Last month, head of the Federal Communications Commission, Ajit Pai, unveiled plans to repeal the landmark 2015 rules known as "net neutrality," which are Obama-era regulations that prohibit internet service providers from impeding consumer access to web content.
Pai argues the rules are too heavy-handed and have stifled innovation and investment in the broadband industry.
Tony Townsend, associate professor of Information Systems at Iowa State University, says it is likely that Pai’s plan will be voted through.
“I think it’s pretty much inevitable at this point,” he says. “It’s been a longstanding goal of the Republican Party to throw this stuff back.”
Net neutrality supporters, like Greg Rice of Cedar Rapids, worry that repealing net neutrality rules will allow larger internet service providers to block or slow down websites they view as competitors. Rice was one of several protesters outside a Verizon Wireless store in Cedar Rapids last week, protesting Ajit Pai’s proposal to repeal net neutrality regulation.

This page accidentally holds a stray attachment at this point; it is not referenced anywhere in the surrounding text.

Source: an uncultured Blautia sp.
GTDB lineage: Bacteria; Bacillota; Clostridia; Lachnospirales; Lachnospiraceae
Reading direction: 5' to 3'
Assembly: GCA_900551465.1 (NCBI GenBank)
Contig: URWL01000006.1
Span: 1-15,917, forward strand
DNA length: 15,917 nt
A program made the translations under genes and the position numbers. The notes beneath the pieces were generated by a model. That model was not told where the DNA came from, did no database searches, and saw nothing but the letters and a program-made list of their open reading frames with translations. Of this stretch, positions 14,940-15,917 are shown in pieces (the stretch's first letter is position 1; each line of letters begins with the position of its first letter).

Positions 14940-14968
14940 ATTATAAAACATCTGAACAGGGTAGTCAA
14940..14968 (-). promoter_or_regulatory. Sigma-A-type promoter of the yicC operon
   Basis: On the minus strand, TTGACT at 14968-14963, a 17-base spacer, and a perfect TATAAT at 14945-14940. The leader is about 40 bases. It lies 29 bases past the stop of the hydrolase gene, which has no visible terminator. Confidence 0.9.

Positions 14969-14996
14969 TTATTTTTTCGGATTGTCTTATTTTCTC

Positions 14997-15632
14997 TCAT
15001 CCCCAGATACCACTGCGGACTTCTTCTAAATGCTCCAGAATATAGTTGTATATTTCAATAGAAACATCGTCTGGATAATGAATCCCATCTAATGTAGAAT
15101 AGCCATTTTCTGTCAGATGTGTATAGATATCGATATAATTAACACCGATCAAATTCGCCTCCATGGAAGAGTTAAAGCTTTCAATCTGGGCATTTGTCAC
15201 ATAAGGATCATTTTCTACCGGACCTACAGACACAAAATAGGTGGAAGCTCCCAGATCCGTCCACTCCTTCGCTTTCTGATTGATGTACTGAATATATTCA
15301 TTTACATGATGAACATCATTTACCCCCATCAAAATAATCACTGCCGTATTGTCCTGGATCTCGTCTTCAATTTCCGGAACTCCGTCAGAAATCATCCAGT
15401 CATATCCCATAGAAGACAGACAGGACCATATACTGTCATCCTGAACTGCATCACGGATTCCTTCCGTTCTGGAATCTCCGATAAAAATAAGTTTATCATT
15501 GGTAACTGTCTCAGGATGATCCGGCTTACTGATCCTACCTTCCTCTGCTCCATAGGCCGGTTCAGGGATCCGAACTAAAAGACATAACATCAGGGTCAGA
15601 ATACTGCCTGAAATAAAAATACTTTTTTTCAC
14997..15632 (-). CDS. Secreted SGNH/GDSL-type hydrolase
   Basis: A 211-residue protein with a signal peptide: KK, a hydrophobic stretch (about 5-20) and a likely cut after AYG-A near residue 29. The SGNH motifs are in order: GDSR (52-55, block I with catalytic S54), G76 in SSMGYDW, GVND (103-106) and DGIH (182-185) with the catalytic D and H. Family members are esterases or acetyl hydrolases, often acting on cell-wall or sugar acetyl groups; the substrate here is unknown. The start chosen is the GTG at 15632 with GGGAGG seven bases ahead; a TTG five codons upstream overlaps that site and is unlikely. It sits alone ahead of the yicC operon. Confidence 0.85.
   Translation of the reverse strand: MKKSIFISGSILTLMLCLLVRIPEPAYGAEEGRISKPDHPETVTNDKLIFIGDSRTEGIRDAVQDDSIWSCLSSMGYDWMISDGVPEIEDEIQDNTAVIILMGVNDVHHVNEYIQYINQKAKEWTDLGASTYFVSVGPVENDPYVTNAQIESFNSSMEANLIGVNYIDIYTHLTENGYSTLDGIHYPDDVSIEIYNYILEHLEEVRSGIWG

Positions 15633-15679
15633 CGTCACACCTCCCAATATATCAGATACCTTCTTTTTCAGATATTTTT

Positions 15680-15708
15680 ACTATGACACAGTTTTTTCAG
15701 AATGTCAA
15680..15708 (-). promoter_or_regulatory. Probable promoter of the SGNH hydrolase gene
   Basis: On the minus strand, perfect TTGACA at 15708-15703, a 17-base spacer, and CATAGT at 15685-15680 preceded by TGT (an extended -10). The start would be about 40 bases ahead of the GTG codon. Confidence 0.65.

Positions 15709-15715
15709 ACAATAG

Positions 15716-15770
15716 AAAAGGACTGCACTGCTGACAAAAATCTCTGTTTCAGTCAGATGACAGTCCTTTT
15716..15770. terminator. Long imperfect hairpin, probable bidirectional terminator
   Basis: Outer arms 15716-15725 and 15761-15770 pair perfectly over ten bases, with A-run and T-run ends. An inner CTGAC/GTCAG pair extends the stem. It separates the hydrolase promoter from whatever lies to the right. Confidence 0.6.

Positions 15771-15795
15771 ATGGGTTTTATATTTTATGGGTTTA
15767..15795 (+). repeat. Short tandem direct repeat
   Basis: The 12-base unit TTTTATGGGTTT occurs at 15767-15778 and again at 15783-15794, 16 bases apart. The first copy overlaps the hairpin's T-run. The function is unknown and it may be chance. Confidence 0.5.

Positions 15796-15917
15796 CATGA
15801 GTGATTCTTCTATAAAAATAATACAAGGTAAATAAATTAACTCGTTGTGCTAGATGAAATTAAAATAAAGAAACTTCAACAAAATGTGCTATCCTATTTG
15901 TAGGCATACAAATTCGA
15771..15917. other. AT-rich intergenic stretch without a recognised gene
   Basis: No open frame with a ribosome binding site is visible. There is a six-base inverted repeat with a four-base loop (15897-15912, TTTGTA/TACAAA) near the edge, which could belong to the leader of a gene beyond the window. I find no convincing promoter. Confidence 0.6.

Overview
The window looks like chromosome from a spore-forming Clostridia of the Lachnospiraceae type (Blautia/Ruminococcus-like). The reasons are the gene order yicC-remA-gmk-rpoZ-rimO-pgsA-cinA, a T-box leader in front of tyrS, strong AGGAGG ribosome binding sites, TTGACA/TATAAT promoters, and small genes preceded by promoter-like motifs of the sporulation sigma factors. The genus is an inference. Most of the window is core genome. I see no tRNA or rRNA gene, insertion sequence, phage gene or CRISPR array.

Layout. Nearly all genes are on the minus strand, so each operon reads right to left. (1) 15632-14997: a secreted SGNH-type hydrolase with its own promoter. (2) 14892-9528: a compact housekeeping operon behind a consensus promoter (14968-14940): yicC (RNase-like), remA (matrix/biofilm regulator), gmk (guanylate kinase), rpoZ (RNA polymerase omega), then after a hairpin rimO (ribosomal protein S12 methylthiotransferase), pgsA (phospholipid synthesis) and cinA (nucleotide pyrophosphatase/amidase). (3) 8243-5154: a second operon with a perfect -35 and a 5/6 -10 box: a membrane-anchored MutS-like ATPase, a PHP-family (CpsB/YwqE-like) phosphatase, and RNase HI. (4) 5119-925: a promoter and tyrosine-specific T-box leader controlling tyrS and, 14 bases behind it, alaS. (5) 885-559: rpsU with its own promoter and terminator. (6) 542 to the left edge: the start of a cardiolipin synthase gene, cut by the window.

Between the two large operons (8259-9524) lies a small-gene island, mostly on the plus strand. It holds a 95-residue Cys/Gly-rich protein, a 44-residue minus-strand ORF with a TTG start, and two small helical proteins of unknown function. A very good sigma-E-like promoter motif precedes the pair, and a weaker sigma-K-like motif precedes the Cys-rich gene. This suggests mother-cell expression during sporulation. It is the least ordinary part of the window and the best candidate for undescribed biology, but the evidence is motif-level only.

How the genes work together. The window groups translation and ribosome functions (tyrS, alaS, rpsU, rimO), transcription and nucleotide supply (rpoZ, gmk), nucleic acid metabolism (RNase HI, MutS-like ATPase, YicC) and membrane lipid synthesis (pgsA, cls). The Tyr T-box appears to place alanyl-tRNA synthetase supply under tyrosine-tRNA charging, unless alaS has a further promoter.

“I believe in the power of net neutrality,” says Rice. “I’m worried about what impact it will have ultimately on small businesses who are just starting out, trying to bring innovative technologies to existing business models.”
On this edition of River to River, Ben Kieffer talks with Townsend, as well as Chad Cleveland, the general manager of a locally-based internet service provider, Laurens Municipal Power and Communications.
Cleveland says he can’t speak for larger internet providers like Verizon or Mediacom, but he says that, “as far as Laurens is concerned, as small as we are, we haven’t been blocking or throttling access. We never have and we never will.”
On Thursday this week, the FCC will vote on whether or not to scrap the net neutrality rules. With Republicans in control of a majority of the FCC’s seats, Pai’s plan is expected to pass.